Depending on your perspective it's mass law breaking, a cheeky little manoeuvre or an example of a society too selfish to wait. Jumping the lights is now a mass motoring offence.
By Sean Coughlan
BBC News Online Magazine
Jumping red lights is becoming a frighteningly common occurrence - with the latest figures showing that traffic cameras in London are catching almost 10,000 drivers every month.
"It's incredibly dangerous - and we need to stop this trend. It's Russian roulette - you don't know what's coming the other way," says Edmund King of the RAC Foundation.
These figures from the Metropolitan Police, covering traffic light offences between April and August 2004, are likely to mean another rise in the national figures for drivers jumping lights.
"It's extremely dangerous and contributes to accidents resulting in death and injuries," says a police spokesperson.
"We wouldn't mind if there was a camera on every junction where this was a problem," says Mr King. And he says a more visible police presence would help deter motorists ready to take a chance.
While drivers might once have hurried through an amber light, it now seems they're taking an extra chance, and slipping through on a red light.
It only takes a few hours driving or watching traffic lights on a main road to see how common a habit it has become. At some busy urban junctions almost every change of the lights will see someone making a dash across the red signal.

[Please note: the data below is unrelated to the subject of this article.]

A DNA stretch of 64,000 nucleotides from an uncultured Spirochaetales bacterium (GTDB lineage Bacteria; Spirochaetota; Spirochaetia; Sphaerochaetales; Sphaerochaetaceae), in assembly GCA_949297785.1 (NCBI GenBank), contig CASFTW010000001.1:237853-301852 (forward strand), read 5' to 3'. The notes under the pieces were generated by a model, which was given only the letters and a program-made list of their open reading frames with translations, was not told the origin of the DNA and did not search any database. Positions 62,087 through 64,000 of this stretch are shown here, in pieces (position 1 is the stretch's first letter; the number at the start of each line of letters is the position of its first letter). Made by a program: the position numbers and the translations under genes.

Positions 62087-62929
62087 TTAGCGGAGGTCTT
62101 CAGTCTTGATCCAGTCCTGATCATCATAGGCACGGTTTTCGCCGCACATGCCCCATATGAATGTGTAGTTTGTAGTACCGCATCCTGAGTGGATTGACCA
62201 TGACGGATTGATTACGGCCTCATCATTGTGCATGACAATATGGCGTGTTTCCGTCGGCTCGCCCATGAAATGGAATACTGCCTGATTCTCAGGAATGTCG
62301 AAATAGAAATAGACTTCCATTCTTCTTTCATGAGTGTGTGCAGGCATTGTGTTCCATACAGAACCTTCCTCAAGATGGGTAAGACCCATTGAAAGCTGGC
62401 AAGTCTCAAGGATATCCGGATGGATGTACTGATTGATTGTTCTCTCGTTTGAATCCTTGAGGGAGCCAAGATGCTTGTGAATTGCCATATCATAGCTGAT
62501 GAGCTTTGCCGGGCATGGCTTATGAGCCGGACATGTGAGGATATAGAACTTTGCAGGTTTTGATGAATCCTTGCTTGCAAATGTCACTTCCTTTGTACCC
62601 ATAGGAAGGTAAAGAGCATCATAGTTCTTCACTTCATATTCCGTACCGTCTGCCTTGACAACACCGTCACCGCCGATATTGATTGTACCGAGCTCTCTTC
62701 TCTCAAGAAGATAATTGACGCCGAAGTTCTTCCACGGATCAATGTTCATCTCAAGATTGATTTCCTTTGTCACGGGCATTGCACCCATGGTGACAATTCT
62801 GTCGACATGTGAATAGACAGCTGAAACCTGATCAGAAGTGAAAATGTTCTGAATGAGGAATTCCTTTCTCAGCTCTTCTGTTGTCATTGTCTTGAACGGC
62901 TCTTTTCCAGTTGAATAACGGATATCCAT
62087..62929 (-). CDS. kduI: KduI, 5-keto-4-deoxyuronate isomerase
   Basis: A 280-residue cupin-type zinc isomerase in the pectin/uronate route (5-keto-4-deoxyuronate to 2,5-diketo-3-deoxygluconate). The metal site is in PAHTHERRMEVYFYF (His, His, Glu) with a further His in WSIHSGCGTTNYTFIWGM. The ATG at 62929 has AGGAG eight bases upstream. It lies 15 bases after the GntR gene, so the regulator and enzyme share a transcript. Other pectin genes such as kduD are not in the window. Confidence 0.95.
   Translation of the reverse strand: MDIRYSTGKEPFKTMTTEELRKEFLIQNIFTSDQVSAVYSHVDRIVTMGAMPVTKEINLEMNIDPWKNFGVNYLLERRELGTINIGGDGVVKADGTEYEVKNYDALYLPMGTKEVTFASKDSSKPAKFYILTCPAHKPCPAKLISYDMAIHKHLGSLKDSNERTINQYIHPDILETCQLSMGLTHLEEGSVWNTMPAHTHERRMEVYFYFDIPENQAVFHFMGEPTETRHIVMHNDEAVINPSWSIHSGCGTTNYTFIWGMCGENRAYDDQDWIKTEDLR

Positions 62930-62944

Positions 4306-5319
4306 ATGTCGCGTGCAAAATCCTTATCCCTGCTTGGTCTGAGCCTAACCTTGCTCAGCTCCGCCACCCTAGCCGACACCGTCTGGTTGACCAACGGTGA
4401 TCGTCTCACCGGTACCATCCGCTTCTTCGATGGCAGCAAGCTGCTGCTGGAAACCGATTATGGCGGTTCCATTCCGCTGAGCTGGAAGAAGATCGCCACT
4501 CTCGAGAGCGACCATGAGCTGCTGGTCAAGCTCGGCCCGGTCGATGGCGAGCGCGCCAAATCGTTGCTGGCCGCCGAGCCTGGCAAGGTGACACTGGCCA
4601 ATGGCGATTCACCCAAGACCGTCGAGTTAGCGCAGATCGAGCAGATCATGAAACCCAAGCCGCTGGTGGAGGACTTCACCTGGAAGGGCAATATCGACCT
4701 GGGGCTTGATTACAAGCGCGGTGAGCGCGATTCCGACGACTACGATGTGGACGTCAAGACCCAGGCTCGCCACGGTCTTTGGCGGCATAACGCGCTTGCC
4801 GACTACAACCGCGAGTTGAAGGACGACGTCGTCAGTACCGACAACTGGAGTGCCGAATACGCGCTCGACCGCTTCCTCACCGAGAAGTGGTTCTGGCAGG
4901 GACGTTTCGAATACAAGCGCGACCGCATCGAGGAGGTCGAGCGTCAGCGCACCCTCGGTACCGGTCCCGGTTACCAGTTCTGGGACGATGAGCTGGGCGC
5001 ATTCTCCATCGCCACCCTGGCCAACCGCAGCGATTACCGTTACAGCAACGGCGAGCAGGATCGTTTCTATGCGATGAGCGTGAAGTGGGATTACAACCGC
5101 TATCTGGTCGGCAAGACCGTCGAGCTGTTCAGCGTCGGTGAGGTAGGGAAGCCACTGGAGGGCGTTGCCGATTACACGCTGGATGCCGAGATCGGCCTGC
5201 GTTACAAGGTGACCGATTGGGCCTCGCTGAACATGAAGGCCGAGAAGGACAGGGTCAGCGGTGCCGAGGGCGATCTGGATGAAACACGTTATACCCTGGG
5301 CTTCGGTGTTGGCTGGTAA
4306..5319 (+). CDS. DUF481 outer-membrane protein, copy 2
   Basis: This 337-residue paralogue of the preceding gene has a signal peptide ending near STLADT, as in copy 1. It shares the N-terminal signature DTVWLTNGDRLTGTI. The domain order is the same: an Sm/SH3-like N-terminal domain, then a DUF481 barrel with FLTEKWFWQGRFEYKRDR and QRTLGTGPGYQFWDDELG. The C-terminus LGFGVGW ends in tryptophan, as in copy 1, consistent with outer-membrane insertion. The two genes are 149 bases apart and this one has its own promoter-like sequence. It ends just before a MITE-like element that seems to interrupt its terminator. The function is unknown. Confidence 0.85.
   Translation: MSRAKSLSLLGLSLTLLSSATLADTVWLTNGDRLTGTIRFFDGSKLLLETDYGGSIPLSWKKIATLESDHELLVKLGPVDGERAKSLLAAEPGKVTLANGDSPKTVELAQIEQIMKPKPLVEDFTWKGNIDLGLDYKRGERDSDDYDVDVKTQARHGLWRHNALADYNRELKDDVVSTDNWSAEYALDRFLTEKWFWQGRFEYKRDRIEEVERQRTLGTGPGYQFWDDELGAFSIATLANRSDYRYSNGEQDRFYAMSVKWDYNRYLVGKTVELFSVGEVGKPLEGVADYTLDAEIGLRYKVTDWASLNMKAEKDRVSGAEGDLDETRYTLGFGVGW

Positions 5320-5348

Another car drives through a red light in south London
This isn't speeding through a changing light, but a deliberate scuttle through after the lights have turned red, with perhaps two cars taking the gamble that there will be enough space before traffic starts to run in the opposite direction.
Cyclists have long been accused of treating red lights as "advisory" rather than compulsory. But now cars appear to be adopting the same high-risk strategy.
The AA acknowledges a growing trend for jumping the lights. But its head of safety, Andrew Howard, wonders if we should be surprised if people are less willing to wait for the lights to change. Jumping the lights is a reflection of an aggressive, queue-jumping society, in which people have a low tolerance for waiting.
"We live in a world where taking your turn is no longer the norm. I don't see how this kind of culture can be switched off - or how it won't apply to the road."
He also says that drivers frustrated by congestion roads are more likely to feel under pressure to save a few seconds by "running a red". If the phasing of lights leaves the red showing for too long, he says drivers might begin to test whether they can push through.